Warning: plot spoilers ahead…
No doubt about it. Star Wars Episode VII: The Force Awakens is a worthy successor to the Star Wars legacy. It’s action-packed, including a spectacular pair of light saber duels at the end. It’s also populated with a pleasing combination of intriguing new characters and welcome old friends.
If only the story wasn’t so weak (and we can’t blame Lucas this time). Actually, in isolation from the other Star Wars movies, the story is often compelling. Even with the other films as context, it managed to sustain my interest throughout. Things could be worse.
The problem is that I kept getting irritated with how much of the plot was a copycat retread of the prior films, especially Episode IV. While I understand fans’ desire to maintain the “look and feel” of the original movies (and you can count me in this group), there’s a difference between inspiration and imitation. Star Wars Episode VII crossed that line.
Consider the following:
• Episode VII concerns a small band of good guys (the Rebellion) battling an evil force (the First Order). As the film opens, the First Order appears to be in control of the galaxy.
Episode IV opened almost the same way, except it was the Empire instead of the First Order. The poor Rebellion seems clueless about how to take over and run a galaxy. It’s only 30 years after they destroyed the Empire, and they are already back on the defensive.
• Episode VII opens with a cute droid (BB-8) being given a secret document to be delivered to allies elsewhere.
Episode IV opens the same way —with R2D2 the recipient.
• Episode VII opens with a young adult (Rey), who lives on a desert planet, acquiring the droid and committing to help the droid complete its mission.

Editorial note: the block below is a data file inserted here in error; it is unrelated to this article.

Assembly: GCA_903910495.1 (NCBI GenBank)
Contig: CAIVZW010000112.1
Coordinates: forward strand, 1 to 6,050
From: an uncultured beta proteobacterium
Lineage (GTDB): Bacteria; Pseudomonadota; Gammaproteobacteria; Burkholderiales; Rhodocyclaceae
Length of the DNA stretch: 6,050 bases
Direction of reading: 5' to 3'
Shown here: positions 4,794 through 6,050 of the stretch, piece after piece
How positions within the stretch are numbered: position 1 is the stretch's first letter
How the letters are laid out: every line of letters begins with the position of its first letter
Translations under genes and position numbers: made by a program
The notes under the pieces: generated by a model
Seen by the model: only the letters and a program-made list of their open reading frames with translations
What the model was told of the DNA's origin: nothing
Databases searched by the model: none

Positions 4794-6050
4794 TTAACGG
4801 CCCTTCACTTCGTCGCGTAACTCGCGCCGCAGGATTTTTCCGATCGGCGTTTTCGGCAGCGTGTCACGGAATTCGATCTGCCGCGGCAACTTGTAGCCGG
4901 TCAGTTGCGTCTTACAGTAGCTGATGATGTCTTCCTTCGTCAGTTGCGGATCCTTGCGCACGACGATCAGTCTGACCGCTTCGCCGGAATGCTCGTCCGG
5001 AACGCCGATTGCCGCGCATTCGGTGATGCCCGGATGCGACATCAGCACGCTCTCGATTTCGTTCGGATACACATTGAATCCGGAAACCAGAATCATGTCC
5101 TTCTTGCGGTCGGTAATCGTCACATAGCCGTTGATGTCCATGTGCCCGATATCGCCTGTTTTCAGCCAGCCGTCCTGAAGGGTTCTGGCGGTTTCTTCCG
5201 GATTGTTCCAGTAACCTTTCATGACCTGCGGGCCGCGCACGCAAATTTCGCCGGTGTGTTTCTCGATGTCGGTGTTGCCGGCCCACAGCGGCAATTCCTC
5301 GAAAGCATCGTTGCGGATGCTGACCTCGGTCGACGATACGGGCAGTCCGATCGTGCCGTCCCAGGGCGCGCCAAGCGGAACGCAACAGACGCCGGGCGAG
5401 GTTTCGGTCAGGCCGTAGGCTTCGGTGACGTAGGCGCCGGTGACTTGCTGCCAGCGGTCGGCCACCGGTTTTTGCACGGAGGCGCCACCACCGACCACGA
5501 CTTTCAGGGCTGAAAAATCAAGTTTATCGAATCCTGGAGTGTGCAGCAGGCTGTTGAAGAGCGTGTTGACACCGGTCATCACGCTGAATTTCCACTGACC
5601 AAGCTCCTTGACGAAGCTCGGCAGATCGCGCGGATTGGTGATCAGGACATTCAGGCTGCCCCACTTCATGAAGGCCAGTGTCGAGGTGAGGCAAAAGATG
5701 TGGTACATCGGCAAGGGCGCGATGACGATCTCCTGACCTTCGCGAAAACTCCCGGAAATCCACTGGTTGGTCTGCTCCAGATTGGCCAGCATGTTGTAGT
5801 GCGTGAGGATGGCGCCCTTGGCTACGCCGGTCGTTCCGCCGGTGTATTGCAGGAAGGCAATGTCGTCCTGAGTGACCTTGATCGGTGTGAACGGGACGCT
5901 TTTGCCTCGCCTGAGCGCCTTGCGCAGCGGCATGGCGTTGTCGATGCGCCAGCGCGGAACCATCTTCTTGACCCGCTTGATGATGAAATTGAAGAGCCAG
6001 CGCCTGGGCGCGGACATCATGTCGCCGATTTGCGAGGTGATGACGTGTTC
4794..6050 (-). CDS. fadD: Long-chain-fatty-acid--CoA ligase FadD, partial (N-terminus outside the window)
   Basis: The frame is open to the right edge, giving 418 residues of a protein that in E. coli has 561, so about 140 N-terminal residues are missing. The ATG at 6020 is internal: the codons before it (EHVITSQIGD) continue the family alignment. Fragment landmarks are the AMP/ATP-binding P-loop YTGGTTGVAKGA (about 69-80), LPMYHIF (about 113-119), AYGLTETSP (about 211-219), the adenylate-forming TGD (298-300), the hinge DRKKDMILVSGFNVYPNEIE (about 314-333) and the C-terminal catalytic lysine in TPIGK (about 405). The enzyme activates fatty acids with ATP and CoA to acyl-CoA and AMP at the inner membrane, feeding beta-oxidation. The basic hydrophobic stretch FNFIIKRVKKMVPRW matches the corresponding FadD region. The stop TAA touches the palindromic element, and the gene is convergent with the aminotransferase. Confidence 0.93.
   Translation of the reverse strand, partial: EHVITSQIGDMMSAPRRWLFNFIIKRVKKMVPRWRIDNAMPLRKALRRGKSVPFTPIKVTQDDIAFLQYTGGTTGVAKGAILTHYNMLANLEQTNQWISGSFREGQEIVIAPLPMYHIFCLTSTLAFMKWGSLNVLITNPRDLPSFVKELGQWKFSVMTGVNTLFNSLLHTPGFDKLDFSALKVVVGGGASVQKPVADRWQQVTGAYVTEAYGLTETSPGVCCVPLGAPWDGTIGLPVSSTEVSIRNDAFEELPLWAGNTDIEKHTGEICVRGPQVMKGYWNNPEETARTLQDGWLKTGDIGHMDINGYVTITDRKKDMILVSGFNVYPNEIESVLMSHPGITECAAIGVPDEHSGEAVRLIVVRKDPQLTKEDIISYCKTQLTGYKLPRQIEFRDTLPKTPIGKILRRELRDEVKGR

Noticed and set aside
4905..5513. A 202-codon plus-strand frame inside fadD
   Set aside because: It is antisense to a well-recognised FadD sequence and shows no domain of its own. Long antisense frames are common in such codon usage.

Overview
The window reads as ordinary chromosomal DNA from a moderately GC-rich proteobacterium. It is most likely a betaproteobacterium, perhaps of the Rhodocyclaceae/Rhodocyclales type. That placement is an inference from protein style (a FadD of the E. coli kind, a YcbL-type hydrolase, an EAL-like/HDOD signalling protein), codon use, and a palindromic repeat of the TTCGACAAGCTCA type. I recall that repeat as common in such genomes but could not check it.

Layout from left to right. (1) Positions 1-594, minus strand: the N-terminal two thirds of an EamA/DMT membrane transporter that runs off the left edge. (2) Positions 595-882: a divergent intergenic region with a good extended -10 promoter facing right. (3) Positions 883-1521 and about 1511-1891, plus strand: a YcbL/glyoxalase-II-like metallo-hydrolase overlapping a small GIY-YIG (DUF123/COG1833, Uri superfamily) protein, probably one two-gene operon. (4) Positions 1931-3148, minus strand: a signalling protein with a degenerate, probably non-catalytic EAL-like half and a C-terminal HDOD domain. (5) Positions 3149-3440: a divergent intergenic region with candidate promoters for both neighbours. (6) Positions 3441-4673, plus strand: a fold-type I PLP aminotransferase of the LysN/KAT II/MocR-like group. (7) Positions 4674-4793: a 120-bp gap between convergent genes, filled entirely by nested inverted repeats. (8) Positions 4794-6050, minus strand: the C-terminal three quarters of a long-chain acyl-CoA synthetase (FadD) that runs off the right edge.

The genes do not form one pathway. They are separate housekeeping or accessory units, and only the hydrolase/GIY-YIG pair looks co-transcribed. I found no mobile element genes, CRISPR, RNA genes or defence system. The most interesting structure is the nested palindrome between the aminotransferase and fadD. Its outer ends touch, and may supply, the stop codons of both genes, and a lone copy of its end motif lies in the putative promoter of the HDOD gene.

Episode IV opens the same way — except Luke is the youngster on the desert planet.
• Episode VII features a major villain (Kylo Ren) who dresses in an all black outfit and wears a hard-shell hooded mask.
I needn’t remind you that, in Episode IV, this precisely describes Darth Vader. I suppose the filmmakers would argue that this is deliberate, that Ren is attempting to emulate Vader (Ren does not actually require the mask to survive). But it’s still another copycat plot point.
• In Episode VII, Ren has a master who is even more powerful and evil (Supreme Leader Snoke).
In Episodes V and VI, the same relationship exists between Vader and the Emperor.
• Episode VII’s “bar” scene imitates Episode IV’s cantina scene, right down to similar looking aliens in the band.
• One of Episode VII’s biggest reveals is that Ren is actually Ben Solo, the son of Han Solo and Leia. He was training to be a Jedi, but was turned to the dark side.
This is a twisted echo of a similar generational reveal: Luke is Vader’s son. Vader was also a Jedi who was turned to the dark side.
• In Episode VII, Rey starts out largely naive as what’s going on in the galaxy — but eventually becomes a key player as she becomes aware that she possesses the power of the Force.
If this sounds similar to what happens to Luke in Episode IV, that’s because it is exactly the same.
• Episode VII concludes with a light saber duel between the two main protagonists (Rey and Ren). It ends with Ren surviving to fight another day.
Episode V ends with a similar fight between Vader and Luke, with Vader surviving to fight another day.
• There is a hint that there is a relationship between Ren and Rey, as yet to be revealed. Perhaps they are cousins (with Rey being Luke’s daughter) — echoing, with a twist, the relationship between Luke and Leia.
• Finally (although I am sure I have overlooked other similarities), Episode VII features a “death star” — and the only way to destroy it is via a well-placed shot by a fighter ship.
This is the identical scenario at the end of both Episodes IV and VI (and even Episode I to a some extent). I mean, come on! Isn’t there some other dramatic device the screenwriters could imagine besides a death star? Apparently not. I can only hope that this is the last death star we will have to endure.
The Force Awakens won’t win any awards for originality. Indeed, it too often seems as if there is only one Star Wars plot — and it keeps getting recycled. But it is a well-executed recycling. And I will be back in two years, eagerly awaiting to see what happens with the return of Luke Skywalker. With some luck, what happens won’t be a repeat of what has already happened in earlier Star Wars movies.